Best of Horticultural Tips for May
Trees & Shrubs
- Many houseplants will do well outside in warm weather, especially in partially shaded areas. Adding some to your containers will save money and create a different look. For sunny containers, look for tropical plants on sale.
- Iris borer damage shows up in May and June. Iris borers can be killed by hand. Simply squeeze the leaves.
- Hostas: work compost in around the plant and keep well-watered. Do not plant hostas beneath maple trees. The tree roots will take up most of the water. Mulch around the hostas, but not right up to the crown. This will help avoid crown rot.
- Daffodils may be divided when they are done blooming.
- If you want to give your perennials a nutrient boost, apply fertilizer to the soil when new growth starts. Compost or worm castings are natural fertilizers that feed the plant and condition the soil.
- Early spring, when the leaf points start to emerge, is the best time to divide clumps of hosta.
- Cut back winter-damaged rose canes to 1” below the blackened area. Make cure to remove all leaf litter out of the rose garden to help reduce diseases.
- Try planting ground covers in beds this year. As ground covers grow, less mulch will be needed. Some ground covers, like ajuga and lamium (dead nettle), also bloom.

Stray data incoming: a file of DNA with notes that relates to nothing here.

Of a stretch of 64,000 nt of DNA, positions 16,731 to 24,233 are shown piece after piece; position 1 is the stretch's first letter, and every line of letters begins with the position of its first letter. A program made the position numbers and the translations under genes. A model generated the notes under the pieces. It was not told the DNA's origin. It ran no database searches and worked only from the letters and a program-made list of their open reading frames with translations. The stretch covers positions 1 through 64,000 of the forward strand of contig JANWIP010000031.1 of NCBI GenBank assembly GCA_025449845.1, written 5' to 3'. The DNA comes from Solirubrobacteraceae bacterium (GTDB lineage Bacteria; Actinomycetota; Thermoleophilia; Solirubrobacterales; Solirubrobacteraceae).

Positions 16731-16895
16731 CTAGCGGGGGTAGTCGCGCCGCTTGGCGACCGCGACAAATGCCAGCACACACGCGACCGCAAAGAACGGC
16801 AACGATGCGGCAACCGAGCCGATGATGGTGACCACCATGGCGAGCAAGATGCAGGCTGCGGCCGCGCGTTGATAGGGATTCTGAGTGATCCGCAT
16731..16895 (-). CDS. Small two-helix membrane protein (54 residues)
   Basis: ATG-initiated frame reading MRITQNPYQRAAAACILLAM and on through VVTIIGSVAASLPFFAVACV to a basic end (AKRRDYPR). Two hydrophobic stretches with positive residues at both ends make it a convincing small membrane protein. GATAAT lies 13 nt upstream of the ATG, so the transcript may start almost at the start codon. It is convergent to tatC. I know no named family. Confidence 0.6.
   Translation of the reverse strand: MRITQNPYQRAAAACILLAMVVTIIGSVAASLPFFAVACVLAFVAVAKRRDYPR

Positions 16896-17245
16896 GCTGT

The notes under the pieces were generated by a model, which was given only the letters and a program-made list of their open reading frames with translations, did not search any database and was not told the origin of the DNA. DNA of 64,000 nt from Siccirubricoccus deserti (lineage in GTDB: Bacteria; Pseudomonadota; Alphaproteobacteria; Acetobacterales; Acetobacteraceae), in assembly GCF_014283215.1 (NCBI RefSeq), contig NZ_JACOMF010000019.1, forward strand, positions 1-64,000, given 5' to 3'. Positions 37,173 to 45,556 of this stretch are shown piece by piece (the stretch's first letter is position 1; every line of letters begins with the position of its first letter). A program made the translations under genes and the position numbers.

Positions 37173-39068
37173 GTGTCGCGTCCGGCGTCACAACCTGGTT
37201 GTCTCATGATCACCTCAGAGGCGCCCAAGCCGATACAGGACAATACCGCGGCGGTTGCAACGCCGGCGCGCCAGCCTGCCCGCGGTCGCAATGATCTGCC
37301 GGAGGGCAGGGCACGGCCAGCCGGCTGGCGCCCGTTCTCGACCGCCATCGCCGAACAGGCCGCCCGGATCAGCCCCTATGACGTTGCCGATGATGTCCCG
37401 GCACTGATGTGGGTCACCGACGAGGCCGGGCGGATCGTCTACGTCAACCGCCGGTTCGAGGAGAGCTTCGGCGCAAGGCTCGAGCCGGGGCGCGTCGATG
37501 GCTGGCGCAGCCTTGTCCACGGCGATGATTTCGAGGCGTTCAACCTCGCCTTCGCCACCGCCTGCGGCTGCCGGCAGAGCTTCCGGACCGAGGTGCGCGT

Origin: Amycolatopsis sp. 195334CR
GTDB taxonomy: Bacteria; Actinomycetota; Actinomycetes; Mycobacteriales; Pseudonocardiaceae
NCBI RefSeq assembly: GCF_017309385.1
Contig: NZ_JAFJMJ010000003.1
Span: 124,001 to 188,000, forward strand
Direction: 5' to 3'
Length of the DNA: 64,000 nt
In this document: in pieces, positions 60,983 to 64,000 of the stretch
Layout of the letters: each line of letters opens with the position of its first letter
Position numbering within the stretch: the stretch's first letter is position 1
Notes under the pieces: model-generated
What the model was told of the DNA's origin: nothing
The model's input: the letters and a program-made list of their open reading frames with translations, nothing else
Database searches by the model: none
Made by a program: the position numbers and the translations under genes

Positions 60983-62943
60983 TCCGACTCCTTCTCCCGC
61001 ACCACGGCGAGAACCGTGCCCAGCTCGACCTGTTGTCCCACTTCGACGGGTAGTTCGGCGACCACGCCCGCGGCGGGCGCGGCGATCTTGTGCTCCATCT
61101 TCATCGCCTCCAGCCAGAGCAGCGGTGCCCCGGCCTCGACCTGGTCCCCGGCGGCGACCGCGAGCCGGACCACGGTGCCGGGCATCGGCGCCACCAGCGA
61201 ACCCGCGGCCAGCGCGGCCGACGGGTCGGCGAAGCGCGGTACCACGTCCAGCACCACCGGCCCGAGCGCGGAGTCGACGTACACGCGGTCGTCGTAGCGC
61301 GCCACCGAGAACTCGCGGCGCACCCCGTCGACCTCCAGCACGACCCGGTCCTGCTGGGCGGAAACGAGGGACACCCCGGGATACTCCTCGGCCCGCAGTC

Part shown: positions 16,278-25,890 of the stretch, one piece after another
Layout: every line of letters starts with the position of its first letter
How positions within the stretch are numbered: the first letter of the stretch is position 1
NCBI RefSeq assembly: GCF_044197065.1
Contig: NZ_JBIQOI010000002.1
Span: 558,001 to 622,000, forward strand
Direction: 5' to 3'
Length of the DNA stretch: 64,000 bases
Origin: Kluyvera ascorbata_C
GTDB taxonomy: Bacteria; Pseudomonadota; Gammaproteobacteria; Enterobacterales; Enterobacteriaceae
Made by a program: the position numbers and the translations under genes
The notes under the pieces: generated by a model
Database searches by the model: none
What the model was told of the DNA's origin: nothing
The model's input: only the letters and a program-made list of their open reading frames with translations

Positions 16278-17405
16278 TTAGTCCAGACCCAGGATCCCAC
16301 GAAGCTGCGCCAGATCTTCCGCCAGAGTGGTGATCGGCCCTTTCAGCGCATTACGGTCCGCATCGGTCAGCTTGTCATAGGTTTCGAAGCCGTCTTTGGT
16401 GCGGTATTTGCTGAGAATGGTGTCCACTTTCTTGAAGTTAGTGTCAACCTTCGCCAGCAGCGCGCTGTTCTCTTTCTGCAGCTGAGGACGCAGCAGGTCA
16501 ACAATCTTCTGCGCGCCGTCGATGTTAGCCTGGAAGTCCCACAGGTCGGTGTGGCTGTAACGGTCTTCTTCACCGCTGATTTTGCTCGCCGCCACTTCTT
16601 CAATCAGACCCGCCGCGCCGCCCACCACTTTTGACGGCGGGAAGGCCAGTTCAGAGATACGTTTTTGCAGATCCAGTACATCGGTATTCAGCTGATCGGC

- Hardwood mulch in the garden reduces water demand by as much as 40 per cent when spread at a 3-4” depth.
- Lightly side-dress perennials, including spring bulbs,with a 10-10-10 fertilizer. Avoid getting fertilizer in the center of the plant over the crown.
- Zinnias are among the quickest and easiest annuals to grow from seeds.
- Most flowers look better if they are cut for a vase before the buds open. In the morning blossoms are full of moisture and therefore less likely to wilt. But in the evening they have more food stored in their stems, which helps them to last longer in a vase. Just do not cut flowers mid-day.
- To renovate lilacs, remove 1/3 of old growth at the base.
- Look into flowering quince, one of the first spring bushes to bloom (red).
- DO NOT prepare for Japanese beetles by buying a trap. The lure will attract